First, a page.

sábado, mayo 07, 2011

Vandana Shiva: A peace plan for the food war

South End Press • read. write. revolt.
South End Press • read. write. revolt.

A Peace Plan for the Food War

April 2011

For Immediate Release

The year began with the UN Food and Agriculture Organization reporting record high food prices and warning of “food riots,” leading many observers to predict the eruption of food wars similar to those in 2008, when the high price of food led to protests in over 30 countries. Global food prices continued to spike, finally dropping in March after eight consecutive months of price increases. However, prices are still 37% higher than last year and FAO economists say it is "premature to conclude that this is a reversal of the upward trend.”

Such concerns are well founded. Rising food prices were an important catalyst for the people’s movements springing up all over North Africa and the Middle East, including the uprising in Egypt that drove President Mubarak from power, and in Tunisia, where President Ben Ali was forced to flee. Furthermore, bread and rice wars have sprung up in Senegal, Jordan, Libya, Mozambique, Morocco, and Chile. Philippe Chalmin, an economic adviser to the French government, warns that France “could start to see food riots” as soon as this month. In the US, grain inventories are “at a record low,” and 40 million people depend on food stamps for daily survival. Meanwhile, the UN just reported that “a gender gap in agriculture leaves female farmers with harvests that are 20 to 30 percent less than male counterparts” and places hundreds of millions of people at risk for undernourishment.


Despite reports to the contrary, none of this signals a new global crisis. As award-winning scientist and environmentalist Vandana Shiva observes, “Food wars are taking place everywhere, even where there are no riots, [and …] have now become so pervasive that we [don’t] see the conflicts at a daily level that are triggered by the way food is produced, processed, and distributed.” It is not for a lack of food that the world goes hungry, but the absence of justice.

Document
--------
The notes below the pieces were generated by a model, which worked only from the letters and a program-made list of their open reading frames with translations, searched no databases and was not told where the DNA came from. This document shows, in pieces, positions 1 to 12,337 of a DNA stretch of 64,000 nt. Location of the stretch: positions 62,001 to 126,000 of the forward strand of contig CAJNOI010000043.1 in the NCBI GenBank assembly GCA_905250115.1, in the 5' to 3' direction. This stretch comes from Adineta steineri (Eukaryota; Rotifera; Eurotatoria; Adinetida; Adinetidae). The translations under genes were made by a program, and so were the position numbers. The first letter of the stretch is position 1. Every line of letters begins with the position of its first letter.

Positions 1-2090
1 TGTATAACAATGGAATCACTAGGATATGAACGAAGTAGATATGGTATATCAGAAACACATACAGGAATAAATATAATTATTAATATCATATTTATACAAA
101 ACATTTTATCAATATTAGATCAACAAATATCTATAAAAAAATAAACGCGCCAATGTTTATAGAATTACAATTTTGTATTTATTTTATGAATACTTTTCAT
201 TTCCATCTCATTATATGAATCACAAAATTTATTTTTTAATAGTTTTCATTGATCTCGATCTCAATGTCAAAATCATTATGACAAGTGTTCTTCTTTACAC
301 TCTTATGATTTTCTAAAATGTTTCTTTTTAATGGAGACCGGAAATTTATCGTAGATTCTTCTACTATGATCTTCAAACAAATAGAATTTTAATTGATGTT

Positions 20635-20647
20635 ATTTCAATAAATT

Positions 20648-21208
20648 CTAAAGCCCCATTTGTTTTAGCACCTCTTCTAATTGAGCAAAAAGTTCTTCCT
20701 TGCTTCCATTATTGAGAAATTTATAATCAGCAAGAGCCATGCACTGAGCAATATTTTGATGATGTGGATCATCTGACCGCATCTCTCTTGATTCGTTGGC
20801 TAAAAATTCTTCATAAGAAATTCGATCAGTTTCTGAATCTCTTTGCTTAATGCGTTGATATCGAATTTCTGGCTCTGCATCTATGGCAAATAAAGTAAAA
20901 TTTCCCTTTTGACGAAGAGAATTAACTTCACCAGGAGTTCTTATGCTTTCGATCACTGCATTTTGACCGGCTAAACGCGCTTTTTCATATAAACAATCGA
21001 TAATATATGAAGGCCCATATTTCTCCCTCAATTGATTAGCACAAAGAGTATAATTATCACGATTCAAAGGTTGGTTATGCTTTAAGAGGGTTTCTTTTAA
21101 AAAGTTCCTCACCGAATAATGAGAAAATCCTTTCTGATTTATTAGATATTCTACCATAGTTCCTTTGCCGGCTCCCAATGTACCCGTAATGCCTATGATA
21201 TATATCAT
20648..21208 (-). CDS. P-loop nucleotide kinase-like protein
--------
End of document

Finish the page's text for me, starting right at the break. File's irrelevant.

It was not surprising that the question of how to achieve food security was at the top of French President Sarkozy’s agenda at his recent meeting with US President Obama, and his top goal for the G20. Interestingly enough, both Sarkozy and Shiva view food speculation as one cause of food insecurity. But the solutions proposed by World Bank President Zoellick raise questions about whose security would, in fact, be protected: "We are going to be facing a broader trend of increasing commodity prices, including food commodity prices," says Zoellick, who wants “the G20 to recognize a larger role for development banks, such as the World Bank, in changes dealing not only with the immediate needs of poor countries faced with higher food prices, but in improving agricultural productivity.” But such a strategy, warns Shiva, would only increase food insecurity: “When food becomes a commodity, profits become the essence, and people’s right to food is extinguished in the ruthless search for maximizing profit.”

This appeal for “further development” obscures the crucial role played by development itself in originating and maintaining, even accelerating, our food crisis. With a compelling analysis of the connection between the violent marginalization of womenwho grow most of the world’s foodand the global food wars, Staying Alive: Women, Ecology and Development (South End Press) proposes real solutions for genuine food security based on the principles of “sustainability, justice, and peace.” Shiva explores the history of western-style “development,” revealing how over the past 500 years “the unbridled pursuit of progress, guided by science and development, began to destroy life without any assessment of how fast and how much of the diversity of life on this planet is disappearing.”

Critical of corporate agriculture’s limitations and dangerous excesses, Shiva champions the strength and resilience of diverse crops adapted to diverse environments, and the deep significance of women's knowledge, labor, and power in ensuring food justice before it’s too late. As she predicted over 20 years ago, “Cultivating and conserving diversity is no luxury in our times: it is a survival imperative.”

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Staying Alive: Women, Ecology and Development
by Vandana Shiva
South End Press, $16 paperback
ISBN: 978-0-89608-793-4

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